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Author: Mr Kasun Wanigasooriya MBCHB, MRCS  | Speciality: General Surgery  | Date Added: 11/10/2011

  Linked tutorial: Focused examination: the jaundiced patient Expand   

    In an OSCE the candidate may be asked to perform a 'Focused Examination' on a jaundiced patient. The following article highlights the steps one should follow when carrying out this exam and important findings to look out for.

    1) Consent, explain procedure, wash hands, chaperone and specific areas of tenderness

    2) General inspection

    • From end of bed:

      1. State of patient, breathing rate, perspiration, distress, mental state (Wernicke-Korsakoff syndrome), obvious scars from previous surgery. Any distension throughout body

        Grey tinge associated with haemochromatosis

        Weight loss obvious, associated with ca pancreas or cholangiocarcinoma

        Evidence of pruritis (hyperbilirubinaemia)

        Anaemia due to excessive haemolysis

        Fever, pain and jaundice associated with cholangitis (Charcot’s triad)

    • Hands:

      1. Dupuytren’s contractures

        Evidence of anaemia

        Finger clubbing

    • Face:

      1. Temperature for evidence of viral infection

        Fetor hepaticus for alcoholic liver disease

        Mouth for evidence of EBV and apthous ulcers associated with IBD (can cause PSC)

        Anaemia signs in eye, Kaiser flaischer rings and discolouration of the sclera

    • Chest:

      1. Evidence of pruritis from hyperbilirubinaemia

        RV heave associated with RHF due to liver disease, may also show as an elevated JVP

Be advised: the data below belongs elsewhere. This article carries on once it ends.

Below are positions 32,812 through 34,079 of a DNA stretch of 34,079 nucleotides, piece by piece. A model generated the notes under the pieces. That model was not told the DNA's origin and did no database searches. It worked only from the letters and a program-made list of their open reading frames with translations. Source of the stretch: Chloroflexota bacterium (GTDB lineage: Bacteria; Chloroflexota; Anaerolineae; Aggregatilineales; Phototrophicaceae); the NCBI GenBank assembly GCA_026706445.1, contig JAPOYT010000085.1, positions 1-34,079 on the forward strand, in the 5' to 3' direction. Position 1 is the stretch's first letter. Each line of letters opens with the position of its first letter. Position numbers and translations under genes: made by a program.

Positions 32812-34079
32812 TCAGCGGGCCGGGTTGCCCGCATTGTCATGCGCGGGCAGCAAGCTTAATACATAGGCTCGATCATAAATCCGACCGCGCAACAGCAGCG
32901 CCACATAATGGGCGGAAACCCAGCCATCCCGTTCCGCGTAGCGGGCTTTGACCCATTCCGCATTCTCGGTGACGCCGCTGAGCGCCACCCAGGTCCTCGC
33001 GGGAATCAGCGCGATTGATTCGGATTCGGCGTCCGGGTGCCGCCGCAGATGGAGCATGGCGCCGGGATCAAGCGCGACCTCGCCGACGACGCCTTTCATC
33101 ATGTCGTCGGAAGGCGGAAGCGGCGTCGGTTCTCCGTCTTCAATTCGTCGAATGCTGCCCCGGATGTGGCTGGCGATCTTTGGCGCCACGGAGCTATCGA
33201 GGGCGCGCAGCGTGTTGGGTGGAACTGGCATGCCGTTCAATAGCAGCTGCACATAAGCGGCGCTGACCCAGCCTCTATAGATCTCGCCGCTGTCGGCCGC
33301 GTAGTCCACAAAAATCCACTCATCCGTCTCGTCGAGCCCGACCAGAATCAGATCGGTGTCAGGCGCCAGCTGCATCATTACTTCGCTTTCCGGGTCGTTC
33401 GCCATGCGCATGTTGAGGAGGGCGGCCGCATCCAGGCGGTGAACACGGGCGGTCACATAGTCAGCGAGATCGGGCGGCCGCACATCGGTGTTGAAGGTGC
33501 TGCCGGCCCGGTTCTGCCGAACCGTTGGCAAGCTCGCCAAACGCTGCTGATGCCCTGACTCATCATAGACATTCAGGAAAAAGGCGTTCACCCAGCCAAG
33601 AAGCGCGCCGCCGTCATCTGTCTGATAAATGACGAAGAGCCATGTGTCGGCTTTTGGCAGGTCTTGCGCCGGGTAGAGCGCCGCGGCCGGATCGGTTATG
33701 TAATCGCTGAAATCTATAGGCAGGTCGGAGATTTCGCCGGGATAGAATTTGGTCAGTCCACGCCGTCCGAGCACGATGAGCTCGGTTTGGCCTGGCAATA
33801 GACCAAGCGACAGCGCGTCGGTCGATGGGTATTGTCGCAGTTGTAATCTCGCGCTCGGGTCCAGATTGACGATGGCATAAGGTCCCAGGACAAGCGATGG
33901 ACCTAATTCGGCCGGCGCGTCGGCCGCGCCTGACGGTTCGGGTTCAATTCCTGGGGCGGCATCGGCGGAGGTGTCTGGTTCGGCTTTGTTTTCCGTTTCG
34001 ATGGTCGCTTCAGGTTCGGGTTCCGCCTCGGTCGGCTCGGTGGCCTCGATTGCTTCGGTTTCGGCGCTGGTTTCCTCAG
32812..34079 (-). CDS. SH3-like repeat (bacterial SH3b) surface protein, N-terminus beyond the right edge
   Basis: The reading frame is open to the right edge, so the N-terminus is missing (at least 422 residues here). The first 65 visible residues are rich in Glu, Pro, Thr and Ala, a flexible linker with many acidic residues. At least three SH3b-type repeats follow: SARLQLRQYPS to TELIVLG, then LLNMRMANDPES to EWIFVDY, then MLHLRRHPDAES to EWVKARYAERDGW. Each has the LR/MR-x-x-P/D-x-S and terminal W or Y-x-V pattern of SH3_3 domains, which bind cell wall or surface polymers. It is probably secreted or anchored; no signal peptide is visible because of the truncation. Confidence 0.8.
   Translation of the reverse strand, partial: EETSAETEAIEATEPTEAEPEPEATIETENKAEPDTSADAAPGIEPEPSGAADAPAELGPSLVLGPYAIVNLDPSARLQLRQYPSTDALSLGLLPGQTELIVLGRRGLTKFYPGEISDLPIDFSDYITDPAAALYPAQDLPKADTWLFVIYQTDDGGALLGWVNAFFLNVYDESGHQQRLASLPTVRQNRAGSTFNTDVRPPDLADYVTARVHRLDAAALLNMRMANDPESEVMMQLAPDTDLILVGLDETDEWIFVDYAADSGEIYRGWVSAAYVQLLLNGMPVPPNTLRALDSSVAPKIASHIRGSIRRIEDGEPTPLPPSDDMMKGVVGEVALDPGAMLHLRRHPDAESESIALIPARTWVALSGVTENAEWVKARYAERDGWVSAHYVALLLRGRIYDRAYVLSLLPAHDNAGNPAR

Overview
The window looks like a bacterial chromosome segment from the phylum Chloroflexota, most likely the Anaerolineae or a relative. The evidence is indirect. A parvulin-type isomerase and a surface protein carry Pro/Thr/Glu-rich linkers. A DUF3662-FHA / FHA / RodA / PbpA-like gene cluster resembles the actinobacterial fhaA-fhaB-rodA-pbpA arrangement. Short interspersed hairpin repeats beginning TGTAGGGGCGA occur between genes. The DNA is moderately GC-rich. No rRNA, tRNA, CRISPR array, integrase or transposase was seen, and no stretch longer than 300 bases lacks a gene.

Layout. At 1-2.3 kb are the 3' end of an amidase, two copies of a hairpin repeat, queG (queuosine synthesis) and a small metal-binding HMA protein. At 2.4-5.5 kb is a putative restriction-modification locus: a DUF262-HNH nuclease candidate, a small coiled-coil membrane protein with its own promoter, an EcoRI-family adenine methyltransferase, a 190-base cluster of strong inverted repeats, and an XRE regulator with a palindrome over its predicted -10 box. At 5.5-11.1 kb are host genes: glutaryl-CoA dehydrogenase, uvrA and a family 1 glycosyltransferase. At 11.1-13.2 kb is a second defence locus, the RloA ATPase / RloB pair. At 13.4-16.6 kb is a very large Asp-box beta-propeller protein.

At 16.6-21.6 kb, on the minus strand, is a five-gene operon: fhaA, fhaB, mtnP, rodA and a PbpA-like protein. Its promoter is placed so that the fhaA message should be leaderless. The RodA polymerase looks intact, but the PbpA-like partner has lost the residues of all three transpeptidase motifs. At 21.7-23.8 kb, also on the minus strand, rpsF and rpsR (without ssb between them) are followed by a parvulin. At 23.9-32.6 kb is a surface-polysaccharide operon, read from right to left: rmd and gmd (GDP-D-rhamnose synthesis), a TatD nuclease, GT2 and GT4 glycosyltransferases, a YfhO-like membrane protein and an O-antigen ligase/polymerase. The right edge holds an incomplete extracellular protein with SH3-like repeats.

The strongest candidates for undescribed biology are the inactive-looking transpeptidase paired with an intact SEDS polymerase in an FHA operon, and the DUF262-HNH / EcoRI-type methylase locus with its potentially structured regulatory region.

Spider naevi


    • Abdomen:

      1. Distension, for evidence of ascites in liver disease

        Caput medusa

    3) Palpation:

    • Palpate superficially and then deeply, the abdomen. Always ask for areas of tenderness. Determine if any guarding is present, voluntary or involuntary. Elicit rebound tenderness

    • Determine size of liver, and also repeat for spleen, as this can be enlarged in budd-chiari syndrome as well as increased haemolysis

    • Deep palpation

    • Elicit Murphy’s sign, only positive if negative on left side

    4) Percussion:

    • Percuss for ascites, shifting dullness and fluid thrill. Also percuss to determine extremity of liver as well as spleen

    5) Auscultation:

    • Absent bowel sounds in generalised peritonitis due to gallstone pancreatitis

    • Finish by checking for sacral and pitting oedema (heart failure and liver disease), then by performing a PR and a urine sample

    • 6) Thanks patient

      7) Differential diagnosis:

      • Hepatitis

      • Liver metastasis

      • Gallstones

      • EBV, CMV

      • PBC

      • PSC

      • Gilbert’s

      • Sickle Cell

      • Malaria

      • Transfusion reaction

      • Budd-Chiari syndrome

      • Alcoholic liver disease

      8) Investigations:

      • Urine and stool samples (determines type of jaundice)

      • Biochemistry (liver enzymes)

      • Haemotology (WCC, Hb, platelets and PTT, amylase levels)

      • Ultrasound

      • If ultrasound is negative, MRCP or ERCP

Author: Mr Adnan Darr MBCHB, BSc, MSc, MRCS | Speciality: Examination | Date Added: 02/11/2011

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